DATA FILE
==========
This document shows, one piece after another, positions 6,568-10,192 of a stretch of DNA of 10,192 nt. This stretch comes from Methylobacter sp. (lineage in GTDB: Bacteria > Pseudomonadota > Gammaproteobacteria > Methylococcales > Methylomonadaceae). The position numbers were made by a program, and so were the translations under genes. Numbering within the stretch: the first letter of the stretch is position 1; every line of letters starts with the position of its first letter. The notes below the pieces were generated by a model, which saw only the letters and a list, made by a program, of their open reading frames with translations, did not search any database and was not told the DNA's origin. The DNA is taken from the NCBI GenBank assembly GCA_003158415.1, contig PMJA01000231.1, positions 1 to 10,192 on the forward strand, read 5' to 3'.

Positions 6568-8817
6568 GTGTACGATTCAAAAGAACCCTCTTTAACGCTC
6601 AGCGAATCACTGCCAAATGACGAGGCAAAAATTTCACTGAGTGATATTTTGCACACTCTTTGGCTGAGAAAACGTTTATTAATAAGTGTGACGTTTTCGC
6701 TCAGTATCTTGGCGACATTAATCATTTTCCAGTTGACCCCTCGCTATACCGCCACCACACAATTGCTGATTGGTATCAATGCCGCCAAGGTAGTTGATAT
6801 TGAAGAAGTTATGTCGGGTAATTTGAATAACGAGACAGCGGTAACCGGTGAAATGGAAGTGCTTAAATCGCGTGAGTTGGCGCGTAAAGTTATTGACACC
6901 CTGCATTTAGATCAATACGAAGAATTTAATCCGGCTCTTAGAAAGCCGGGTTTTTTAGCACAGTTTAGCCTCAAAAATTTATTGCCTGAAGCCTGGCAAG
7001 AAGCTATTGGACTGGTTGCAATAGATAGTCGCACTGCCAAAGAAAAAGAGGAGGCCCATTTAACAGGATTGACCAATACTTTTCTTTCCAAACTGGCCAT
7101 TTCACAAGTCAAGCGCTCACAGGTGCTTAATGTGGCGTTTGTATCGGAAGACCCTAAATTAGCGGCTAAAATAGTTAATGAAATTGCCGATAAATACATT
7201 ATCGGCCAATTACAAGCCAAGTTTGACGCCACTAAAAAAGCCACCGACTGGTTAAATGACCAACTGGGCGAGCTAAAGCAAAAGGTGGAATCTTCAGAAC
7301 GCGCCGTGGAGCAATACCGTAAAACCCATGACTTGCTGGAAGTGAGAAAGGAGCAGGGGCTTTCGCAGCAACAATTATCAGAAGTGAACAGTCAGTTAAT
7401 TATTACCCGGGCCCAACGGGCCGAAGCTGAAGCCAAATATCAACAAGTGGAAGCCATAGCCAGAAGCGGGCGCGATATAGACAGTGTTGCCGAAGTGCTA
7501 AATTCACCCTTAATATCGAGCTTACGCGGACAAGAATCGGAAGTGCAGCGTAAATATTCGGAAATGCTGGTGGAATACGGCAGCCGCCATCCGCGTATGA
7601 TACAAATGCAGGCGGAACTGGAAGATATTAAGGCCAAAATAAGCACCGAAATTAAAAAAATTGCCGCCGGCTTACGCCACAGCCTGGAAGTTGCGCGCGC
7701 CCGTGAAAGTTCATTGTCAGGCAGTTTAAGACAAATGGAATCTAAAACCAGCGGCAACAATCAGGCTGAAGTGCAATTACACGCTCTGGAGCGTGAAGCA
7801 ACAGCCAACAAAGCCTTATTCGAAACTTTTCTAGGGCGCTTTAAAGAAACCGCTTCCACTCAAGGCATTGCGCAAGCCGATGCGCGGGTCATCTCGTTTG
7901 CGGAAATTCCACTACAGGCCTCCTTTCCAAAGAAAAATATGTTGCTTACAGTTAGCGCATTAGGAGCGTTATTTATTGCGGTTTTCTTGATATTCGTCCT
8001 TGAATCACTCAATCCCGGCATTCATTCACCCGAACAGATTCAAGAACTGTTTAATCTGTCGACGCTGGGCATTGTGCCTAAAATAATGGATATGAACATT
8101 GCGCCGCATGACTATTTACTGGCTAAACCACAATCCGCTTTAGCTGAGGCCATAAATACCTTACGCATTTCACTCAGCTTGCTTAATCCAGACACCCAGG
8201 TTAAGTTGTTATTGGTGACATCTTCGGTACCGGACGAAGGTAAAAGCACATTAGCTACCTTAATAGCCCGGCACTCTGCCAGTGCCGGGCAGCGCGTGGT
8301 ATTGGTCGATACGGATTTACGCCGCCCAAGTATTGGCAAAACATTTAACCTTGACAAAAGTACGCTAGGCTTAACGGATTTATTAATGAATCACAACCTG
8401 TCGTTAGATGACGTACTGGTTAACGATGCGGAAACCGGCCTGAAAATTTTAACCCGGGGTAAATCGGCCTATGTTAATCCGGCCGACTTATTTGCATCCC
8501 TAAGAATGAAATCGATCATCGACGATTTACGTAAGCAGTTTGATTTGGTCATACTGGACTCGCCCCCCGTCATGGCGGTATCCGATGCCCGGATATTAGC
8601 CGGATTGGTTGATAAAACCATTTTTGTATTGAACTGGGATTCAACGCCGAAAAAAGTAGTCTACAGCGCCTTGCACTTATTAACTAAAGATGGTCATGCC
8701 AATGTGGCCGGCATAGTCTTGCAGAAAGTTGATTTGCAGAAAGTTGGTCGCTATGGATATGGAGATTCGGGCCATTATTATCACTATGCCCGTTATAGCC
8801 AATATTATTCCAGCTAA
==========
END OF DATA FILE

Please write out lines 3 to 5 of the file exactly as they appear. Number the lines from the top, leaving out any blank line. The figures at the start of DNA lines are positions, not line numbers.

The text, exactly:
6568 GTGTACGATTCAAAAGAACCCTCTTTAACGCTC
6601 AGCGAATCACTGCCAAATGACGAGGCAAAAATTTCACTGAGTGATATTTTGCACACTCTTTGGCTGAGAAAACGTTTATTAATAAGTGTGACGTTTTCGC
6701 TCAGTATCTTGGCGACATTAATCATTTTCCAGTTGACCCCTCGCTATACCGCCACCACACAATTGCTGATTGGTATCAATGCCGCCAAGGTAGTTGATAT